Consider that your failure could be due to your ego informing your reality, the use of false narratives and failure to look upon that of which you are afraid.

In this example, you deluded yourself into thinking you were not alone in lack of understanding or struggle and that you would pass along with everyone else who felt the same. What you need to remember is that classes at university progress very quickly and that if you get left behind it is a tall ask to catch up. You may also have been affected by self-deceit and thus had an additional, internal, failure.

Illustration by Tristan Barnard

The second lesson in failure in Mathematics (falsehoods):

In this lesson, Truth and Deceit will be explored.

If you practice Truth, your truest self and your true goals go forward into the world and are reflected back to you. By practicing Truth, you will invite into your life that which is best for you. If you practice Deceit, then your true self is overshadowed by your deceit, making you a puppet directed by something else within your life. By practicing Lies and self-Deceit, you have no real control over the direction of your life. 

Be careful. The power of lies, manipulations and misdirections can be alluring. It is far easier to dupe yourself into believing that you have not achieved well for a range of other reasons other than because you needed to work harder and tell yourself the Truth.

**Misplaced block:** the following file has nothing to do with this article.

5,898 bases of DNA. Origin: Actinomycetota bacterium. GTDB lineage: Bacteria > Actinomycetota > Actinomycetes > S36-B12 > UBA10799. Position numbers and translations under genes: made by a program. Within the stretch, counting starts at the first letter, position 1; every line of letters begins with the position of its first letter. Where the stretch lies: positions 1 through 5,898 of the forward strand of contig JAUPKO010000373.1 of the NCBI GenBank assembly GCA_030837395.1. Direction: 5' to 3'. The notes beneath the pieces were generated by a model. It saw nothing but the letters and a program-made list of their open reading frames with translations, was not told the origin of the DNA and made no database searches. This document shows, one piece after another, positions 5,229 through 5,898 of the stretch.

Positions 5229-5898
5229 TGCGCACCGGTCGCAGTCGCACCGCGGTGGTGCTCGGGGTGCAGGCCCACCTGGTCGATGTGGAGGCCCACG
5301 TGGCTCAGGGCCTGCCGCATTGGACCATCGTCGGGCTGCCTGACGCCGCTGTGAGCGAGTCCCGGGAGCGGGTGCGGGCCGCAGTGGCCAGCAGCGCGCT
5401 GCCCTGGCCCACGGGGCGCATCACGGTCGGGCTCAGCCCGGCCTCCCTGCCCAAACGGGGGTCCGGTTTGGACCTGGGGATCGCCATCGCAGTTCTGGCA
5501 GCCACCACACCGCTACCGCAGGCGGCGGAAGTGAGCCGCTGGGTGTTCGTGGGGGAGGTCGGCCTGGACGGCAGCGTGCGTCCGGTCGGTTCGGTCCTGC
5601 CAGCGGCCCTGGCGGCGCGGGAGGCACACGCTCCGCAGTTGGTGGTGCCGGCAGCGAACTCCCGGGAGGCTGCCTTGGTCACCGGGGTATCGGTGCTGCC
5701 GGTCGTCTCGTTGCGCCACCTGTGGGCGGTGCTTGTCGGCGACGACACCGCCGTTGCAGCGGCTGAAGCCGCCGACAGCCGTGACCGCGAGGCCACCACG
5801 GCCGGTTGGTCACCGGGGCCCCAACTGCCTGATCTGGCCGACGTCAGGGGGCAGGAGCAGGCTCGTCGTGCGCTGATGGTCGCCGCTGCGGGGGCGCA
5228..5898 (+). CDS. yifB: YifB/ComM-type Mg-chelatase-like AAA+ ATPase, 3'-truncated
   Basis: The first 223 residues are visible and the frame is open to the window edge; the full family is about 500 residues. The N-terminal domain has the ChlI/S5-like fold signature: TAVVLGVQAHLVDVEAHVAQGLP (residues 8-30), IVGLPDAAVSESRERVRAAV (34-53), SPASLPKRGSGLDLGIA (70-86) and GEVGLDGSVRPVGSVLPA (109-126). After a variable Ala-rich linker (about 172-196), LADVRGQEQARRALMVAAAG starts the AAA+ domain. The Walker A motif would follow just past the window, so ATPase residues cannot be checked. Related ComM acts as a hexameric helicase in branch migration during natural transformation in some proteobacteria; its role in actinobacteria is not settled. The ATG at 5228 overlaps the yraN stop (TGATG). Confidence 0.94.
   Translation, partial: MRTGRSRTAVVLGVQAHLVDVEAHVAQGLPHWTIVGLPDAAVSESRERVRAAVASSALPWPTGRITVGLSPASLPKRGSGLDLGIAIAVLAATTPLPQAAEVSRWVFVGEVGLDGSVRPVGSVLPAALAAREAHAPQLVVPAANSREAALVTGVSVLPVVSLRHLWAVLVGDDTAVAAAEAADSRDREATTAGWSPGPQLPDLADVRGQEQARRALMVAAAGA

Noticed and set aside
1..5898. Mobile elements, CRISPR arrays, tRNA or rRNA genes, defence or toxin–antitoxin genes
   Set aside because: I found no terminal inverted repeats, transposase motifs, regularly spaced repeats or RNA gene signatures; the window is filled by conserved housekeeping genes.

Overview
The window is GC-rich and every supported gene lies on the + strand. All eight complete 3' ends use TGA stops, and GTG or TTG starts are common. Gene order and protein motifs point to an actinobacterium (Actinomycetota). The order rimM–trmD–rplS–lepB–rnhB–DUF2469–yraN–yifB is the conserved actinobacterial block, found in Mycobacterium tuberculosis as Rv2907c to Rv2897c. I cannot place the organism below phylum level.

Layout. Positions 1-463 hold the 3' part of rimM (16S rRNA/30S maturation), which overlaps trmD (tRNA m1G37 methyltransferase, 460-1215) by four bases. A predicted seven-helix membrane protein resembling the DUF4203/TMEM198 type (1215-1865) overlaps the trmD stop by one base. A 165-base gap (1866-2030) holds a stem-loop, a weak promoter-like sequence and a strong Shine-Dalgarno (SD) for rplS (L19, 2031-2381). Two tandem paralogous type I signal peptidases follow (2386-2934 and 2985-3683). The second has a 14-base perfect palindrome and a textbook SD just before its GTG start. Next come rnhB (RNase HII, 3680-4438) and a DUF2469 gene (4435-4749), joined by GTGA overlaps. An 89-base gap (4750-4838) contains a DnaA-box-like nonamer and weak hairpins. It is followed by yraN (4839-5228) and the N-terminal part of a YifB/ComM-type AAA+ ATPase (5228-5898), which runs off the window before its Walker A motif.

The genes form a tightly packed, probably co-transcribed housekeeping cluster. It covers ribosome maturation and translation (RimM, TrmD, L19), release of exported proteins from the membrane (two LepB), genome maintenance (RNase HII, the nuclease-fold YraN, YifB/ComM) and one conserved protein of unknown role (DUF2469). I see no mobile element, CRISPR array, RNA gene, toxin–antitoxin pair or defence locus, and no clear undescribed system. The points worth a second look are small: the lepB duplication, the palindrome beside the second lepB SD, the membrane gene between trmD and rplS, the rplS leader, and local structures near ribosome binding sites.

Example of the second lesson of failure:

Imagine that you are a student who asks to copy Mathematical answers from a peer or who allows your peers to do all the work while you take credit for it in group assignments. You therefore achieve good results in tutorials and group projects but fail in exams when stripped from the support of your peers.

In this example you have chosen the easy way out. However, by taking the easy road we fail to learn the lessons we need to grow: Do not copy work and do not rely on others to solve all your problems or do all the work for you. This will lead to a form of self-Deceit by making you believe that you understand the work. It will also result in alienating you from the group. If you are part of a group you need to pull your weight otherwise people will not want to work with you again.

Failure in the above example could be due to self-Deceit that made you believe that you understood the work when you did not and made you feel justified in taking the credit for work which was not yours.

Illustration by Tristan Barnard

The third lesson in failure in Mathematics (Inaction):

Inaction is a result of fear. A child who thinks that there is a monster under their bed or in their closet will never look because they cannot face the terror of it being true. Similarly, if we fear something we avoid it and do not look too closely at it- but the truth is that we must look. The scared child will only know if there is or is not a monster through confident investigation. If there is a monster they can plan how to deal with it. If there is not a monster then they no longer need to worry. We might also find that the monster is far scarier in our imagination than an actual threat, and so too it is true with Mathematics and with any struggles we face.